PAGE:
Setting this discussion up to gather up and brainstorm ideas.
LIST OF EQUIPMENT AND MATERIALS UNDER CONSIDERATION:
Materials to be Used:
Some design considerations:
Everyone feel free to inject any comments. This is your chance to provide input on what features go into the DIYDrones CNC Machine!
Current Bed Size:
Currently we're thinking the bed size will be 18x24 inches.
Insights from bGatti:
Some observations I can offer from experience:
1. Inexpensive skate bearing are not well sealed, and will likely stick if exposed to wood dust.
2. The most vibration on my machine is twist across the gantry - so make the gantry height ~twice the height of the lower extremity (from the table).
3. Parallel ports are increasingly harder to find - especially on laptops.
4. It doesn't take a lot of power to move a cnc machine - you will probably want to turn down the power to avoid breaking bits / bending the spindle shaft anyway - so don't specify a motor system which is stronger than your specified spindle. Anything which can be cut quickly on a strong machine, can be cut slowly on a lesser machine. $1000 is a lesser machine.
5. I have a wooden bed; I'd love an aluminum bed, but with $1000 to spend, the wooden bed isn't my biggest challenge. (It's gantry twist and probably runout for PCB Boards).
6. 3D printers want speed more than brute rigidity - most blogs on the subject of hybrids concede this point - which said - there are many parts which can be made slowly - but some parts call for a flying buttress - which does depend on a certain rate of speed.
That's very useful. I add this to the top of the discussion so we have it for reference.
Couldn't you make a "bridge" , so that instead of moving the gantry you'd have only a moving bridge up top? That's how most commercial machines I know work, for example this one: http://www.gakusainet.com/jimtof_product/jimtof2010_photo/jimtof029...
The picture makes it a bit more clear, instead of placing the y axis on a gantry and moving the entire support you'd make the sides of the gantry very stiff while moving up top.
@Monroe, been looking at this to start off with. Its cheap (around $500 total), requires a bit of DIY, and lets me use my Dremel 4000. I like the wood table (16X24"), as it seems that it will allow room for error if cuts run to deep while learning. I only plan on cutting 2.5mm carbon panel in the short run. Was thinking of using Mach3, as suggested.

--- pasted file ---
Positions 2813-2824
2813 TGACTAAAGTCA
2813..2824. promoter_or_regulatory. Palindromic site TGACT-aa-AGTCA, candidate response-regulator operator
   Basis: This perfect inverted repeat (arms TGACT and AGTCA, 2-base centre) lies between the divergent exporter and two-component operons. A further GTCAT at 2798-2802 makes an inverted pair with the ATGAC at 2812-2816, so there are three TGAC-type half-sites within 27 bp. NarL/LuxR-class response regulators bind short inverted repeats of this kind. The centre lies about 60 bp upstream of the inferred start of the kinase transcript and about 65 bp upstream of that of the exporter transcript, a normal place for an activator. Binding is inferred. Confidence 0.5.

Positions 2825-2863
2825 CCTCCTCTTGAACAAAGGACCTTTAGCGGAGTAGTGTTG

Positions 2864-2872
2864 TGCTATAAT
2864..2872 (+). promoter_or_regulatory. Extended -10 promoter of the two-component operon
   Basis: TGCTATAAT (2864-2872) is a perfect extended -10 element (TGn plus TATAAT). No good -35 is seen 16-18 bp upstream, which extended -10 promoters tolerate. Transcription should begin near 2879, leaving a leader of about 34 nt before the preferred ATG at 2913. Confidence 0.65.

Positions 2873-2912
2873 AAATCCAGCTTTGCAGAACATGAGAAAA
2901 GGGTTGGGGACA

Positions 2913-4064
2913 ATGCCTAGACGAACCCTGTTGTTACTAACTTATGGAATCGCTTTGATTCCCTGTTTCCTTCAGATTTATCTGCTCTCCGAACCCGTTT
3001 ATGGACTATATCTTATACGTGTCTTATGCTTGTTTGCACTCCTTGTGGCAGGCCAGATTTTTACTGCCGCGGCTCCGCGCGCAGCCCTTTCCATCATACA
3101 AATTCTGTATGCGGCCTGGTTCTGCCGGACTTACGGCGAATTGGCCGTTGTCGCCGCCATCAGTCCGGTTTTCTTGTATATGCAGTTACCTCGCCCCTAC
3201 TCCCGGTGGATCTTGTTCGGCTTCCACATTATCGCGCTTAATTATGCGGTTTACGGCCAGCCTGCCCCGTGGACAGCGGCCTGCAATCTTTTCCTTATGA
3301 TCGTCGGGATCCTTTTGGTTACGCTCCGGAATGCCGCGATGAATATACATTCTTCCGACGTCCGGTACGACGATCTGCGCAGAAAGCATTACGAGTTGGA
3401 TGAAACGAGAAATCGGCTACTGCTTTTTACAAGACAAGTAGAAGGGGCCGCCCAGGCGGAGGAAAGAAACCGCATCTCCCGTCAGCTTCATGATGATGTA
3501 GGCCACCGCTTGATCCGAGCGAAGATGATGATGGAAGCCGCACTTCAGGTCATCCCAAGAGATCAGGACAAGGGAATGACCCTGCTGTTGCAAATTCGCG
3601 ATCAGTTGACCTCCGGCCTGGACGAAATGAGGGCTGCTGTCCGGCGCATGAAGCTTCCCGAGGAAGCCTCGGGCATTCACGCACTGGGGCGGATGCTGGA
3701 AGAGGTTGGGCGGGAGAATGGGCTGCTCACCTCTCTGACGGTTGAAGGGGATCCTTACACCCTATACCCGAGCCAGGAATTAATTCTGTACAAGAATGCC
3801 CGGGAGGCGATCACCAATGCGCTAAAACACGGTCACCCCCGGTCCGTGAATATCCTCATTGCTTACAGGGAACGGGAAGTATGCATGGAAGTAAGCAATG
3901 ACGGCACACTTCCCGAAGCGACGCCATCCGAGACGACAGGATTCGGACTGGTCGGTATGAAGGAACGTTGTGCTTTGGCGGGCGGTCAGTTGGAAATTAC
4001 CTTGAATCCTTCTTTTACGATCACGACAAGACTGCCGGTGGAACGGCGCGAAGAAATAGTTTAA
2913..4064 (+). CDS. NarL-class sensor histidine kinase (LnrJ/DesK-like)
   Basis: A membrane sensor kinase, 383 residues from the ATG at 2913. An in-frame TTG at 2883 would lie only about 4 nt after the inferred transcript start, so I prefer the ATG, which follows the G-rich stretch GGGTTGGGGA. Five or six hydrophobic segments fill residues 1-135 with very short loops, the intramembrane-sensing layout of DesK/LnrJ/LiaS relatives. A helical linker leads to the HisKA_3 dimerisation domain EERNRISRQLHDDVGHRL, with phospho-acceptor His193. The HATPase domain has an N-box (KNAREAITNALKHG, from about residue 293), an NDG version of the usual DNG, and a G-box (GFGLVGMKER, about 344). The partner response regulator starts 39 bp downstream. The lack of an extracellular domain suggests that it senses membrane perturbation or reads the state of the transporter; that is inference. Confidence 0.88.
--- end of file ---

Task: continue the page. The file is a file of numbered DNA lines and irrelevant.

More for learning and prototyping. The material that I have been using machines very well, better than most other carbon panel material I have used, and it is very affordable for prototyping. When the group comes up with a better alternative at the projected price point I am sure I will jump on it. But for the mean time I want something to help build basic working knowledge at a low initial price point. Thanks!
I contacted the Nanotec guys to see what the NEMA equivalence is for their motors. Also there may be a possibility of larger quantity discounts.
Ok just thought I'd share an e-mail I got from my buddy Steve @SOC Robotics. His company also has CNC controllers in production, but they use steppers. I'll post more about those when I get more info.
Steppers are the work horse of the CNC industry. They are simple, usually reliable and can be driven with low cost drivers.
The issue with servo's is that they only close the motor rotation loop - not the carriage position - which must still rely on the use of zero backlash lead screws for precise movement and they are expensive.
Our new magnetic position sensor technology doesn't rely on zero backlash leadscrews or servo's so low cost acme screws can be used - in fact DC motors can be used in place of steppers delivering extremely high speeds. The quickest stepper motor is capable of 4000 full 1.8degree steps/sec or 1500rpm. DC motors can turn at 20,000rpm. The magnetic technology is also capable of just under 1m/sec linear motion detection while still maintaining a 2 micron position measurement (or 0.000078").
I'll send you the links when they become ready.
That's the same tech I mentioned, and he's completely right. Not to cut your buddy out, but I already ordered from the manufacturer directly and they ship quickly.
One disadvantage: they're pure SMD components and they don't sell breakouts, which is somewhat of a problem for most of us I think.
Hey guys I scooped a copy of "Design Engineering" from the doctors office today when I was in for a check up I scanned the page with the list of advertisers on it and the magazine deals with every thing you guys are talking about the advertisers might have some of the parts you need position sensors with pressure equalization stepper motors and drives,air cylinders ,linear solutions.automation products baldor power transmissions .High accuracy pressure transducers load cells etc . How big a machine are you guys building? 2 foot work table? 6 foot work table? 12 foot work table ?20 foot work table Have a good day1 Guys!
Carl, the table is currently proposed as 18"x24".
Ok, just got a response back from NANOTEC on the motor size equivalents:
PD2 is Nema 17
PD4 is Nema 23
PD6 is Nema 34
Sounds like we want to go with at least the PD4.
Also looking more closely at the PD2 specs, Ruwan has a point it looks like the PD2 is not closed loop. However as I mentioned in my previous post, we should maybe consider a solution where we're using stepper motors for the x, y axis, in combination with linear decoders.
After showing him my drawings, my dad (mechanical designer) tells me we could find interesting parts here regarding linear motion:
Worth a look at the very least.
heh yeah that's what I thought :( He told me it was quite affordable, but he buys stuff from there with other people's money so affordable is relative :p
I'm all for going DIY all the way!
About the bar, want me to add it to the drawings? Or "you wish" because there's a reason that would be impractical?